Why It Works
- Using the starchy pasta water to emulsify the sauce creates a cleaner flavor than you'll find in renditions of this dish made with cream.
- Cooking the pasta in a smaller volume of water than the frequently recommended "large pot" produces starchier water, which helps to better emulsify the sauce.
There's a taxonomy of pasta sauces that exists in my mind. Trace the branches to the top, and you arrive at what I think of as the mother pasta sauces. From those, almost all the other sauces are derived, at least in a technical sense if not necessarily a historical one. One important branch is the family of tomato sauces, to which a basic marinara, briny puttanesca, and spicy arrabbiata all belong. Then there are the oil-based sauces, the most basic of which is aglio e olio; add clams and white wine to it, and you basically have alle vongole. Next in line are butter sauces, which can be as simple as the famous fettuccine Alfredo. That sauce, in its original form, is nothing more than butter emulsified with grated Parmigiano-Reggiano cheese. Add lemon zest and juice to Alfredo sauce, and you have this dish, spaghetti al limone—spaghetti with lemon.
If you've never heard of a fruit sauce for pasta before, this may strike you as a strange idea. To me, it's one of the best winter pasta dishes, though it can work at any time of year, since lemons, which peak in the coldest months, are available year-round. It's quick and easy, coming together with just a handful of ingredients, mostly pantry staples. And it strikes a perfect balance between stomach-warming richness, with all the cheese and butter, and a bright, sunny blast of lemon. It's like sunlight shining on snow.
A Sauce That Lets the Lemon Shine
Recipes vary a bit. Some use only zest for the lemon component; others incorporate some juice as well. Some add cream to the mixture; others build the sauce with just butter and cheese. I tested all these variables, even though my colleagues and I were pretty confident that the cream version would win out. We were wrong.
In retrospect, I should have known better. Back when I was working on my classic Roman fettuccine Alfredo recipe, I ran the same test, comparing a more traditional, no-cream recipe to the cream-spiked kind that's more common with American versions. Side by side, there was no contest: The cream may sound like a good idea, but it does nothing but cover up the lemony flavor of the more pared-down sauce. (This is in line with what Stella has found when working with lemon and cream in her recipes. Dairy mutes lemon flavor, which is why she opts for coconut milk in her lemon scones recipe.)
And so it is with spaghetti al limone. All my tasters and I expected to like the lemony cream sauce more, but we changed our minds as soon as we sampled the cream-free version, the lemon cutting through it with high-pitched clarity.
Bringing It All Together
Making pasta al limone boils down to a few key details, all of them identical to my recommendations for the Roman Alfredo sauce. Start by melting butter in a skillet, adding grated lemon zest and minced garlic to infuse it with flavor. Then cook the pasta in a medium pot of boiling salted water. (Contrary to the most common advice, less water is better, as it becomes starchier than a large amount of water would.) You can use dried pasta, but a satiny butter sauce like this pairs better with fresh noodles. When it's done, reserve some of the starchy pasta water, then drain the pasta and add it to the melted butter.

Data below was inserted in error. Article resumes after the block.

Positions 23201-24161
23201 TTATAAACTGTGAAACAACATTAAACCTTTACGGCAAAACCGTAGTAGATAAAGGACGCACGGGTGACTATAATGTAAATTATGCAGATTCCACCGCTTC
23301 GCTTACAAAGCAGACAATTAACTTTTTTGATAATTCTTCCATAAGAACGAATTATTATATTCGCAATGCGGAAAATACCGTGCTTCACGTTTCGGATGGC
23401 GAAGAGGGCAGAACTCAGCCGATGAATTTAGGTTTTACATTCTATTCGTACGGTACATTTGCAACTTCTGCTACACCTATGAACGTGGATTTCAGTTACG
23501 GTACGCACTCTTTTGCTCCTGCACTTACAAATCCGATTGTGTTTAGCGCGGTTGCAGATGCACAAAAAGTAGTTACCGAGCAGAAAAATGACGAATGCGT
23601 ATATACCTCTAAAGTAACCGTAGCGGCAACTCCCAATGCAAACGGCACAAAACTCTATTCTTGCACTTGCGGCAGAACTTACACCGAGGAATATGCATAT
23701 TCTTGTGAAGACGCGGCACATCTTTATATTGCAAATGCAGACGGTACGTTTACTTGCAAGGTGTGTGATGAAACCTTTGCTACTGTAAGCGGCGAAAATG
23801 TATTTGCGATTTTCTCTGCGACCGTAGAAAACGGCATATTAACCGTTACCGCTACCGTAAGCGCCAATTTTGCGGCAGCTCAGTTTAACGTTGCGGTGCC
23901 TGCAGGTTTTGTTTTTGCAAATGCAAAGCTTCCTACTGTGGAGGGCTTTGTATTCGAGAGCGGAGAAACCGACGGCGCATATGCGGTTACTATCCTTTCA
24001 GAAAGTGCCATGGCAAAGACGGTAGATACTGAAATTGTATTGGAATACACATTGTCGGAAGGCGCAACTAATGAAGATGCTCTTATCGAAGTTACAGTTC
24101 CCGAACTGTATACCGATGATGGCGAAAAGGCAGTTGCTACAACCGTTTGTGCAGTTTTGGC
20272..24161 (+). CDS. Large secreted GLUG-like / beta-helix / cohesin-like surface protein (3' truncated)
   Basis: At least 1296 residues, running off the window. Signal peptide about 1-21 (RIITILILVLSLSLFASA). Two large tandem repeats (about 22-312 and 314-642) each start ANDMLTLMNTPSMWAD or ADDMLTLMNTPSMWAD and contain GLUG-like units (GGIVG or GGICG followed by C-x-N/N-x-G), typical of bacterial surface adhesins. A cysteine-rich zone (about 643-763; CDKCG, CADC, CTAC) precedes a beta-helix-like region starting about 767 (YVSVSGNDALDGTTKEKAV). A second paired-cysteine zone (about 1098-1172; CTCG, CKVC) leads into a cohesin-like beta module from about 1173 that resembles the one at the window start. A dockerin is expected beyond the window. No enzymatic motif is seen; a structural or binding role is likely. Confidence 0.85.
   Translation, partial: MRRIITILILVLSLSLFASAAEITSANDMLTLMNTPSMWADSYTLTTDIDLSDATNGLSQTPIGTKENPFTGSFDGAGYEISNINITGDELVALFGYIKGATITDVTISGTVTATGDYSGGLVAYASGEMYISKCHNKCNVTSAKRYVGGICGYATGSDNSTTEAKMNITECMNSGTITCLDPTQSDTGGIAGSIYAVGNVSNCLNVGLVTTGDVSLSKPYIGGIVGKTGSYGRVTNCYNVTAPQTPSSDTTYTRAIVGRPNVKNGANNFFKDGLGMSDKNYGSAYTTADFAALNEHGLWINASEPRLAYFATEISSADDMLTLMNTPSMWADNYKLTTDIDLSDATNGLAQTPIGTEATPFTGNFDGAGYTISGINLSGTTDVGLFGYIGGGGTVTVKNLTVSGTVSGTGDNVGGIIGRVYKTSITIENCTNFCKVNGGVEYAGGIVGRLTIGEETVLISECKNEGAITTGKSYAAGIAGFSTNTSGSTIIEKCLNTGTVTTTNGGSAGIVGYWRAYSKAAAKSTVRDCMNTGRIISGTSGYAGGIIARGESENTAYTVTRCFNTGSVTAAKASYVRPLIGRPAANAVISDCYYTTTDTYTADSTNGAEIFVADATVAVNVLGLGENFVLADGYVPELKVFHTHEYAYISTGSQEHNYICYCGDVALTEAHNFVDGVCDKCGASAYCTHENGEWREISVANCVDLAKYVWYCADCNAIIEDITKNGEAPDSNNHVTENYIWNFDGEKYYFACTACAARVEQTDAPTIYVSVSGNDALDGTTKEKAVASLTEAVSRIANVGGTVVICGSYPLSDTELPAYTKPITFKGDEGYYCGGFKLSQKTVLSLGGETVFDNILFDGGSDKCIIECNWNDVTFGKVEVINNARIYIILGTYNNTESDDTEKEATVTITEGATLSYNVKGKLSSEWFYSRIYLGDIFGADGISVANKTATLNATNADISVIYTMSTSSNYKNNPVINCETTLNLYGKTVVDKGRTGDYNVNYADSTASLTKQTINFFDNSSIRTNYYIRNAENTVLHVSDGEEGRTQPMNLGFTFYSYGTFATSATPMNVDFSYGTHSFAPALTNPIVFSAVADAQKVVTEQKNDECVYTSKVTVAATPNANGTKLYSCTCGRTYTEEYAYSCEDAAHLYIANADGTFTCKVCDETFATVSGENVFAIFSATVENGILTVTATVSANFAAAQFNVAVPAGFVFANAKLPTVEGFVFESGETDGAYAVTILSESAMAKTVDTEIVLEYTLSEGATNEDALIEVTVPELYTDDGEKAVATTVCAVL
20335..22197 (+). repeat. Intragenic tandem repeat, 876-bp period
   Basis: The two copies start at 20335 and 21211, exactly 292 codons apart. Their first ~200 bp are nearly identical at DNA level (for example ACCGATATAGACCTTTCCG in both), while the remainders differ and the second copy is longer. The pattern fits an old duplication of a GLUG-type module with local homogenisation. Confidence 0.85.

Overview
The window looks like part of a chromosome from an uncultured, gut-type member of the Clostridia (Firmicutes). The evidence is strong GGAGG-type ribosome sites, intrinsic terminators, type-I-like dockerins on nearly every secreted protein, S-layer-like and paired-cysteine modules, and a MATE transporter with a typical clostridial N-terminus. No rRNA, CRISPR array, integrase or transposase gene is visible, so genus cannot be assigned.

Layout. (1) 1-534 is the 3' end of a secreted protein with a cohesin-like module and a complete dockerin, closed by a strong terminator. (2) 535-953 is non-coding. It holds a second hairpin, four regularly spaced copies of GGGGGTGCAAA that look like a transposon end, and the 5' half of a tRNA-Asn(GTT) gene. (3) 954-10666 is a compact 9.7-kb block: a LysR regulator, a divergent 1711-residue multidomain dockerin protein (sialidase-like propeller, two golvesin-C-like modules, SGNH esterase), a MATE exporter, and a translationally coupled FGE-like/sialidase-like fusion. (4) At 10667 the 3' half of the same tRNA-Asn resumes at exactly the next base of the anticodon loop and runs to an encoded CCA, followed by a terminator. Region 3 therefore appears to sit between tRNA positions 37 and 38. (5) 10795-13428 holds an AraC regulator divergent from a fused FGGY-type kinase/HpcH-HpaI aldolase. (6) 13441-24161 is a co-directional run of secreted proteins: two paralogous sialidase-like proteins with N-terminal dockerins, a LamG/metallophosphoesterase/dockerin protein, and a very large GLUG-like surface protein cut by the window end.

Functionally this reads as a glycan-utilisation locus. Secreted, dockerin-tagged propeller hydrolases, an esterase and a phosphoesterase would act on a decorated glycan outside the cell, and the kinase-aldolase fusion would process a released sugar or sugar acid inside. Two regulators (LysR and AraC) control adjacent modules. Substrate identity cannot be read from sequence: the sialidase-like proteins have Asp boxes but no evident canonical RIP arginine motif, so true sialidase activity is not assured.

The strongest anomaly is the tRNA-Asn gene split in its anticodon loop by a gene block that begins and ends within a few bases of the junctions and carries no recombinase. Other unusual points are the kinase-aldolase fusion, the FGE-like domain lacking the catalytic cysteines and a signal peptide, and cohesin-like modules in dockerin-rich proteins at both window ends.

Pour in some of that reserved starchy water, and stir and toss to form a creamy, emulsified sauce. You can read more about the technique in my article on why adding starchy water to pasta sauce makes it better.
Next, toss in grated Parmigiano-Reggiano cheese to thicken and enrich the sauce. If it gets too dry and tight, just loosen it with a little more of the reserved pasta water. As a finishing touch, add as much fresh lemon juice as you like—this is strictly a matter of personal preference. A smaller dose will add a subtle tart counterpoint to all the richness, while allowing the aromatic oils from the lemon zest to remain prominent. More juice will punch up that brightness and also steal some of the spotlight from the zest. There's no right or wrong answer there, just slightly different children from the same mother sauce.
5 tablespoons (70g) unsalted butter
Finely grated zest of 1 lemon, plus fresh juice to taste and additional grated zest for serving
1 medium clove garlic, minced
1 pound (450g) fresh spaghetti, store-bought or homemade
1 ounce (30g) grated Parmigiano-Reggiano cheese, plus more for serving
Freshly ground black pepper
In a large skillet, melt butter over medium heat until foaming. Lower heat to low, add lemon zest and garlic, and cook, stirring, until fragrant, 1 to 2 minutes.
Meanwhile, in a medium pot of boiling salted water, cook pasta until just shy of al dente. Reserve about 1 cup (240ml) of the starchy pasta water, then drain pasta.
Add pasta to butter mixture, along with 1/2 cup (120ml) reserved pasta water. Increase heat to medium-high and cook, stirring and tossing to coat, until pasta is glazed in a satiny, emulsified sauce.
Add grated cheese and toss and stir rapidly until sauce thickens; if it becomes too tight and dry at any time, add more pasta-cooking water to loosen it sufficiently. Add lemon juice to taste, starting with 1 tablespoon (15ml), then adding more until desired tartness is reached. Season with salt and pepper.
Serve spaghetti right away, topping each serving with additional grated lemon zest and cheese.
|Nutrition Facts (per serving)|
|Amount per serving|
|% Daily Value*|
|Total Fat 21g||27%|
|Saturated Fat 11g||57%|
|Total Carbohydrate 64g||23%|
|Dietary Fiber 0g||0%|
|Total Sugars 0g|
|Vitamin C 2mg||9%|
|*The % Daily Value (DV) tells you how much a nutrient in a food serving contributes to a daily diet. 2,000 calories a day is used for general nutrition advice.|